Gilliatt ascended the paddle-box on the right. From that position, although the gut of rocks stretching in abrupt angles behind the Douvres had several elbows, he was able to study the ground-plan of the group.

This survey was the preliminary step of his operations.

The Douvres, as we have already described them, were like two high gable-ends, forming the narrow entrance to a straggling alley of small cliffs with perpendicular faces. It is not rare to find in primitive submarine formations these singular kinds of passages, which seem cut out with a hatchet.

This defile was extremely tortuous, and was never without water even in the low tides. A current, much agitated, traversed it at all times from end to end. The sharpness of its turnings was favourable or unfavourable, according to the nature of the prevailing wind; sometimes it broke the swell and caused it to fall; sometimes it exasperated it. This latter effect was the most frequent. An obstacle arouses the anger of the sea, and pushes it to excesses. The foam is the exaggeration of the waves.

The stormy winds in these narrow and tortuous passages between the rocks are subjected to a similar compression, and acquire the same malignant character. The tempest frets in its sudden imprisonment. Its bulk is still immense, but sharpened and contracted; and it strikes with the massiveness of a huge club and the keenness of an arrow. It pierces even while it strikes down. It is a hurricane contracted, like the draught through the crevice of a door.

The two chains of rocks, leaving between them this kind of street in the sea, formed stages at a lower level than the Douvres, gradually decreasing, until they sunk together at a certain distance beneath the waves.

There was another such gullet of less height than the gullet of the Douvres, but narrower still, and which formed the eastern entrance of the defile. It was evident that the double prolongation of the ridge of rocks continued the kind of street under the water as far as “The Man Rock,” which stood like a square citadel at the extremity of the group.

At low water, indeed, which was the time at which Gilliatt was observing them, the two rows of sunken rock showed their tips, some high and dry, and all visible and preserving their parallel without interruption.

“The Man” formed the boundary, and buttressed on the eastern side the entire mass of the group, which was protected on the opposite side by the two Douvres.

The whole, from a bird’s-eye view, appeared like a winding chaplet of rocks, having the Douvres at one extremity and “The Man” at the other.

The Douvres, taken together, were merely two gigantic shafts of granite protruding vertically and almost touching each other, and forming the crest of one of the mountainous ranges lying beneath the ocean. Those immense ridges are not only found rising out of the unfathomable deep. The surf and the squall had broken them up and divided them like the teeth of a saw. Only the tip of the ridge was visible; this was the group of rocks. The remainder, which the waves concealed, must have been enormous. The passage in which the storm had planted the Durande was the way between these two colossal shafts.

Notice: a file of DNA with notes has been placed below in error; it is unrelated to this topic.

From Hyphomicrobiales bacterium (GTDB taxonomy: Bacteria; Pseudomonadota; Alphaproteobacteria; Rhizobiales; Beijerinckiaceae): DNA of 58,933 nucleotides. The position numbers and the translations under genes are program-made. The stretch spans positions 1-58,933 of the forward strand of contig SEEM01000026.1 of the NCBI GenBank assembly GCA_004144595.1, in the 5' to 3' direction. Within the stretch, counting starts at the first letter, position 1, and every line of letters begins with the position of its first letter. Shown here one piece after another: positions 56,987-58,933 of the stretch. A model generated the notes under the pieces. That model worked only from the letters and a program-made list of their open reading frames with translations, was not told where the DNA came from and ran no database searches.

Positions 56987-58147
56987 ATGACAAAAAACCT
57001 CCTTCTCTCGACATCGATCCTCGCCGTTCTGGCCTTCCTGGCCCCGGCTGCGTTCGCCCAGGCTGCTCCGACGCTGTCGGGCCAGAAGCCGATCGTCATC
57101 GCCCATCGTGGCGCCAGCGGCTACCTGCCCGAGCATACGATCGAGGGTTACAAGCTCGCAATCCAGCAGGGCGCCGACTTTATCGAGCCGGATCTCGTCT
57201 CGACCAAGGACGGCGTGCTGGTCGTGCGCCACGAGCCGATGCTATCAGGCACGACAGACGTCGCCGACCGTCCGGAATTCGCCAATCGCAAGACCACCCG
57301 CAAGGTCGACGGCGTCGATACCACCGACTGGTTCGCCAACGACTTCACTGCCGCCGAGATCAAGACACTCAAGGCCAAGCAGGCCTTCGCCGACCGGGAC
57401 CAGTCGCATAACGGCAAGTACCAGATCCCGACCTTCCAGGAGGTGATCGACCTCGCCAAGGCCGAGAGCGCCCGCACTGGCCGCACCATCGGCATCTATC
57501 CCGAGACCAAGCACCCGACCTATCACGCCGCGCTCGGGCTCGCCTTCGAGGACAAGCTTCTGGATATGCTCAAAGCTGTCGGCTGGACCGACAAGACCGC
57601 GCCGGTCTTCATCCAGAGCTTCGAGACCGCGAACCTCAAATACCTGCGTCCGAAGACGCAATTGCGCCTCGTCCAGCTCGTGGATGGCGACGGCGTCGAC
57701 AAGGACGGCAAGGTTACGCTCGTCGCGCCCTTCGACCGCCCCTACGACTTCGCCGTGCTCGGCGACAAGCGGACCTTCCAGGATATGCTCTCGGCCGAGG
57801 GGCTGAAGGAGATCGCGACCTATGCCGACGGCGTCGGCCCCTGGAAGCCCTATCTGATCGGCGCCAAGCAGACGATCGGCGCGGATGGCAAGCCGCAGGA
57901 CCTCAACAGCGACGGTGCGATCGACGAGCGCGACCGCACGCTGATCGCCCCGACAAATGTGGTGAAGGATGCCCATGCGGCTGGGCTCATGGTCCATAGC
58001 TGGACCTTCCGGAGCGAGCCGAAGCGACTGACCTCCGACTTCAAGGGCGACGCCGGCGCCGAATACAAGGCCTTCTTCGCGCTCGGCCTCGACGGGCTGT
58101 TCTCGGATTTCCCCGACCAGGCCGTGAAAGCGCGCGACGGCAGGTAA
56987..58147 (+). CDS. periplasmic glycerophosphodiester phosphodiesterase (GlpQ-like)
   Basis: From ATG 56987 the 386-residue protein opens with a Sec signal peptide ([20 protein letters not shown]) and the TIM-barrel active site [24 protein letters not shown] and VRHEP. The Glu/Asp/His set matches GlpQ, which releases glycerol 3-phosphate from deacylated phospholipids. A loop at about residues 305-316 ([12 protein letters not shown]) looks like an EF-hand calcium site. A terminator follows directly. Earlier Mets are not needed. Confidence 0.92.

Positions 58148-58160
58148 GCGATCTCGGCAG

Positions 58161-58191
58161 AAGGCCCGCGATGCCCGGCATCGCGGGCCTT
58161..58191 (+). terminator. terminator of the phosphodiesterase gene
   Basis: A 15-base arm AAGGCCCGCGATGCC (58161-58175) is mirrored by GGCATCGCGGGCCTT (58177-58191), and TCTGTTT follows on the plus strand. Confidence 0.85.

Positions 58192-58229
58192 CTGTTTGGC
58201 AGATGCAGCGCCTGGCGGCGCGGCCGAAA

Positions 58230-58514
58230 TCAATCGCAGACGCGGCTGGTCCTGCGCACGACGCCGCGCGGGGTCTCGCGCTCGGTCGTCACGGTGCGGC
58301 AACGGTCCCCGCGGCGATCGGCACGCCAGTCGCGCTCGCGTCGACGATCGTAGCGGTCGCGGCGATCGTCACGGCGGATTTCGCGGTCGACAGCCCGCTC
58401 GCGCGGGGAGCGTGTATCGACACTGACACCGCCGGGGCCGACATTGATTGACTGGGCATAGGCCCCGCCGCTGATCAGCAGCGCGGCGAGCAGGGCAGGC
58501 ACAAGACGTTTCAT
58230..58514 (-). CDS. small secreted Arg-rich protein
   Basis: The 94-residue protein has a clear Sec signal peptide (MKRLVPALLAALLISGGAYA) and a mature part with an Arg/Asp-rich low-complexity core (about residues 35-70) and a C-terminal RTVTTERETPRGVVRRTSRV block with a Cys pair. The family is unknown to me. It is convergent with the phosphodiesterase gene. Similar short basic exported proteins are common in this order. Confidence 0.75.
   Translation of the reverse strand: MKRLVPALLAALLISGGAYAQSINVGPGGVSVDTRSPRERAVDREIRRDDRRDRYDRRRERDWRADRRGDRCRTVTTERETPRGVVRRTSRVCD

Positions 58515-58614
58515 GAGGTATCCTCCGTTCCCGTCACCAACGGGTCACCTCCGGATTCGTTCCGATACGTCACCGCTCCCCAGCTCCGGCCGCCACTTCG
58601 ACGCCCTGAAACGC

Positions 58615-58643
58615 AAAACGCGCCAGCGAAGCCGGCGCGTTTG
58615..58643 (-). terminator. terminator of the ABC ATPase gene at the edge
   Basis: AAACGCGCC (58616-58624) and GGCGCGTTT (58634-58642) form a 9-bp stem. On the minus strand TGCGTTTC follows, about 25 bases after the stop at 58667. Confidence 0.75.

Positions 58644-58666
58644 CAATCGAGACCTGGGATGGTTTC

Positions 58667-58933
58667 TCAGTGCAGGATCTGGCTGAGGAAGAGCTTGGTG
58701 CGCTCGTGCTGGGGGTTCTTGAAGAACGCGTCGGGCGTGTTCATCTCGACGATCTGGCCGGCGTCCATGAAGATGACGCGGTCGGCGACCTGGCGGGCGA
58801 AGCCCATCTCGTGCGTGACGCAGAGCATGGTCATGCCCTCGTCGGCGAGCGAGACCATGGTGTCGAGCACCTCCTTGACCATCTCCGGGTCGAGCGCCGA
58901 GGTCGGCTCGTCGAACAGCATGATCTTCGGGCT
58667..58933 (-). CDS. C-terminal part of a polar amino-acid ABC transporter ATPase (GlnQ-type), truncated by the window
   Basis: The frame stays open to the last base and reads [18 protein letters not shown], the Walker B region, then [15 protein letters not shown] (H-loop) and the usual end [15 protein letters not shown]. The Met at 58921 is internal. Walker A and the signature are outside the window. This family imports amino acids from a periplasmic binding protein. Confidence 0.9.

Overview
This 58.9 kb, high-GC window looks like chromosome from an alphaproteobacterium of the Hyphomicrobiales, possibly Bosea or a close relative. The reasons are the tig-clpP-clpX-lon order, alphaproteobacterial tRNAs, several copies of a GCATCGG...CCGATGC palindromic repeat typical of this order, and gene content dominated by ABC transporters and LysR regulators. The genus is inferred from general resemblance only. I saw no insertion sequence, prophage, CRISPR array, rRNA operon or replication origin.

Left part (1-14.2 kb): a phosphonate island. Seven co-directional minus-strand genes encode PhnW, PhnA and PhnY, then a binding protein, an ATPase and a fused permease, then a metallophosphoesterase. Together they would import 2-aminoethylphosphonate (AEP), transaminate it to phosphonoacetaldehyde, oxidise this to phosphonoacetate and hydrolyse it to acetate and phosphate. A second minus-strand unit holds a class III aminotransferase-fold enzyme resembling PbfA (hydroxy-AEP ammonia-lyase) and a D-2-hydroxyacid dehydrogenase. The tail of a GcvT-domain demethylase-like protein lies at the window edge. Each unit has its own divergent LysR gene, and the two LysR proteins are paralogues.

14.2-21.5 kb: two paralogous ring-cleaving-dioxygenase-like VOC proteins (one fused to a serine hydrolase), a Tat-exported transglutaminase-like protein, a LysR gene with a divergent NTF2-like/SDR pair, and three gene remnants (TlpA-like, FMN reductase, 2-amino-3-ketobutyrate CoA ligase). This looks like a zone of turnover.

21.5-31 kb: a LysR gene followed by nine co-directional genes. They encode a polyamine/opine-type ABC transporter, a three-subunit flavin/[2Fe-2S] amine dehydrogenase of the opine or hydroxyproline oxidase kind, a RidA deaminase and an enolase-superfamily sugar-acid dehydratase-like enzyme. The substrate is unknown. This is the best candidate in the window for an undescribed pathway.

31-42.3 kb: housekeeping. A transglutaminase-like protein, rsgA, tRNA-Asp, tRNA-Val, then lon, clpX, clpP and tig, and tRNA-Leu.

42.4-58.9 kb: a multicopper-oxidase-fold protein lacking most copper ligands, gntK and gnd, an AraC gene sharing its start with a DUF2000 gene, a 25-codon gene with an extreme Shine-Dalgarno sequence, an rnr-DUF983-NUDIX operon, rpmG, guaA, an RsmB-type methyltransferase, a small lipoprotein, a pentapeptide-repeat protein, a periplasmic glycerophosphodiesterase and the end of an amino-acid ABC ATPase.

This passage, zigzag in form as the forked lightning, was of about the same width in all parts. The ocean had so fashioned it. Its eternal commotion produces sometimes those singular regularities. There is a sort of geometry in the action of the sea.

From one extremity to the other of the defile, the two parallel granite walls confronted each other at a distance which the midship frame of the Durande measured exactly. Between the two Douvres, the widening of the Little Douvre, curved and turned back as it was, had formed a space for the paddles. In any other part they must have been shattered to fragments.

The high double façade of rock within the passage was hideous to the sight. When, in the exploration of the desert of water which we call the ocean, we come upon the unknown world of the sea, all is uncouth and shapeless. So much as Gilliatt could see of the defile from the height of the wreck, was appalling. In the rocky gorges of the ocean we may often trace a strange permanent impersonation of shipwreck. The defile of the Douvres was one of these gorges, and its effect was exciting to the imagination. The oxydes of the rock showed on the escarpment here and there in red places, like marks of clotted blood; it resembled the splashes on the walls of an abattoir. Associations of the charnel-house haunted the place. The rough marine stones, diversely tinted — here by the decomposition of metallic amalgams mingling with the rock, there by the mould of dampness, manifested in places by purple scales, hideous green blotches, and ruddy splashes, awakened ideas of murder and extermination. It was like the unwashed walls of a chamber which had been the scene of an assassination; or it might have been imagined that men had been crushed to death there, leaving traces of their fate. The peaked rocks produced an indescribable impression of accumulated agonies. Certain spots appeared to be still dripping with the carnage; here the wall was wet, and it looked impossible to touch it without leaving the fingers bloody. The blight of massacre seemed everywhere. At the base of the double parallel escarpment, scattered along the water’s edge, or just below the waves, or in the worn hollows of the rocks, were monstrous rounded masses of shingle, some scarlet, others black or purple, which bore a strange resemblance to internal organs of the body; they might have been taken for human lungs, or heart, or liver, scattered and putrefying in that dismal place. Giants might have been disembowelled there. From top to bottom of the granite ran long red lines, which might have been compared to oozings from a funeral bier.